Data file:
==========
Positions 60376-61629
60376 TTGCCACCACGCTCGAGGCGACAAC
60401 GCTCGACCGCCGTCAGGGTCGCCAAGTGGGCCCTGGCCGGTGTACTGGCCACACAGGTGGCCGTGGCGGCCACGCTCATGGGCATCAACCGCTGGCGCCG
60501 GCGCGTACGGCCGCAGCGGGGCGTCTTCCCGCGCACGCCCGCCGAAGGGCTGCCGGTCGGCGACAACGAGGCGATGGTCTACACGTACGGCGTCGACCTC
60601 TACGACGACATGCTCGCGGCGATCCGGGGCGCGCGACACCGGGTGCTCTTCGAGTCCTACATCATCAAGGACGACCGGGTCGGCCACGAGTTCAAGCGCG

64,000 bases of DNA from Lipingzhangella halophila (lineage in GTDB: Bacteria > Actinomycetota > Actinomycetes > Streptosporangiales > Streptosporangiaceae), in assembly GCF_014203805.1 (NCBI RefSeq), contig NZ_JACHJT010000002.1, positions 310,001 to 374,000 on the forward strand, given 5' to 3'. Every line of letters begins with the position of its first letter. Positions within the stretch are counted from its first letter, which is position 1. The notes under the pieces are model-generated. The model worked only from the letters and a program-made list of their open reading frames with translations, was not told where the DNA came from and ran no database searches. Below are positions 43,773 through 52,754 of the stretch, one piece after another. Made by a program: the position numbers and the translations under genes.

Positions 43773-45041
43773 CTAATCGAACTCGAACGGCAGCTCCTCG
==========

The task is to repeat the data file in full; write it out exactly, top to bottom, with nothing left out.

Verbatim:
Positions 60376-61629
60376 TTGCCACCACGCTCGAGGCGACAAC
60401 GCTCGACCGCCGTCAGGGTCGCCAAGTGGGCCCTGGCCGGTGTACTGGCCACACAGGTGGCCGTGGCGGCCACGCTCATGGGCATCAACCGCTGGCGCCG
60501 GCGCGTACGGCCGCAGCGGGGCGTCTTCCCGCGCACGCCCGCCGAAGGGCTGCCGGTCGGCGACAACGAGGCGATGGTCTACACGTACGGCGTCGACCTC
60601 TACGACGACATGCTCGCGGCGATCCGGGGCGCGCGACACCGGGTGCTCTTCGAGTCCTACATCATCAAGGACGACCGGGTCGGCCACGAGTTCAAGCGCG

64,000 bases of DNA from Lipingzhangella halophila (lineage in GTDB: Bacteria > Actinomycetota > Actinomycetes > Streptosporangiales > Streptosporangiaceae), in assembly GCF_014203805.1 (NCBI RefSeq), contig NZ_JACHJT010000002.1, positions 310,001 to 374,000 on the forward strand, given 5' to 3'. Every line of letters begins with the position of its first letter. Positions within the stretch are counted from its first letter, which is position 1. The notes under the pieces are model-generated. The model worked only from the letters and a program-made list of their open reading frames with translations, was not told where the DNA came from and ran no database searches. Below are positions 43,773 through 52,754 of the stretch, one piece after another. Made by a program: the position numbers and the translations under genes.

Positions 43773-45041
43773 CTAATCGAACTCGAACGGCAGCTCCTCG